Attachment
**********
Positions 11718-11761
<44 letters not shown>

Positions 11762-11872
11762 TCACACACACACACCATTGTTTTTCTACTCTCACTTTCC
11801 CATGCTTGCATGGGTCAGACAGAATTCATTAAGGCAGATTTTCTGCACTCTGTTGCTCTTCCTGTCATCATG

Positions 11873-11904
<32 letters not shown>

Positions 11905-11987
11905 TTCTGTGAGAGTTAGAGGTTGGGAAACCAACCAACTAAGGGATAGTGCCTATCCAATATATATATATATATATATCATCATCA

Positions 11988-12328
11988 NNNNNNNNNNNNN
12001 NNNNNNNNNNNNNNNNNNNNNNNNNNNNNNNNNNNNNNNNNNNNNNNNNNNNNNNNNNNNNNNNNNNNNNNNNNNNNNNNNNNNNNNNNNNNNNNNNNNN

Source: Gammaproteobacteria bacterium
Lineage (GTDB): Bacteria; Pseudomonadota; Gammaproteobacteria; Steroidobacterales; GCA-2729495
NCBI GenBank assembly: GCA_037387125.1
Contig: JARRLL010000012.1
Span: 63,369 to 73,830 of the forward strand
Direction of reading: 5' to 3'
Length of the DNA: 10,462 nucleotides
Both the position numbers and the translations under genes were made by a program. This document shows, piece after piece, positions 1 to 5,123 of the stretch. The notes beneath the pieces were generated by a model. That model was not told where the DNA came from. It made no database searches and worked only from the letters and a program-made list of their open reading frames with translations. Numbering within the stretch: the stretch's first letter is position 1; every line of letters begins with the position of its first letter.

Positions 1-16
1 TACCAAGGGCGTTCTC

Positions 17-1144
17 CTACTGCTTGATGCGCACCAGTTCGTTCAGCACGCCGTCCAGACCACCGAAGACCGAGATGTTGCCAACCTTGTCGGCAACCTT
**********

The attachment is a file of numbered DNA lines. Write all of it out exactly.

Positions 11718-11761
<44 letters not shown>

Positions 11762-11872
11762 TCACACACACACACCATTGTTTTTCTACTCTCACTTTCC
11801 CATGCTTGCATGGGTCAGACAGAATTCATTAAGGCAGATTTTCTGCACTCTGTTGCTCTTCCTGTCATCATG

Positions 11873-11904
<32 letters not shown>

Positions 11905-11987
11905 TTCTGTGAGAGTTAGAGGTTGGGAAACCAACCAACTAAGGGATAGTGCCTATCCAATATATATATATATATATATCATCATCA

Positions 11988-12328
11988 NNNNNNNNNNNNN
12001 NNNNNNNNNNNNNNNNNNNNNNNNNNNNNNNNNNNNNNNNNNNNNNNNNNNNNNNNNNNNNNNNNNNNNNNNNNNNNNNNNNNNNNNNNNNNNNNNNNNN

Source: Gammaproteobacteria bacterium
Lineage (GTDB): Bacteria; Pseudomonadota; Gammaproteobacteria; Steroidobacterales; GCA-2729495
NCBI GenBank assembly: GCA_037387125.1
Contig: JARRLL010000012.1
Span: 63,369 to 73,830 of the forward strand
Direction of reading: 5' to 3'
Length of the DNA: 10,462 nucleotides
Both the position numbers and the translations under genes were made by a program. This document shows, piece after piece, positions 1 to 5,123 of the stretch. The notes beneath the pieces were generated by a model. That model was not told where the DNA came from. It made no database searches and worked only from the letters and a program-made list of their open reading frames with translations. Numbering within the stretch: the stretch's first letter is position 1; every line of letters begins with the position of its first letter.

Positions 1-16
1 TACCAAGGGCGTTCTC

Positions 17-1144
17 CTACTGCTTGATGCGCACCAGTTCGTTCAGCACGCCGTCCAGACCACCGAAGACCGAGATGTTGCCAACCTTGTCGGCAACCTT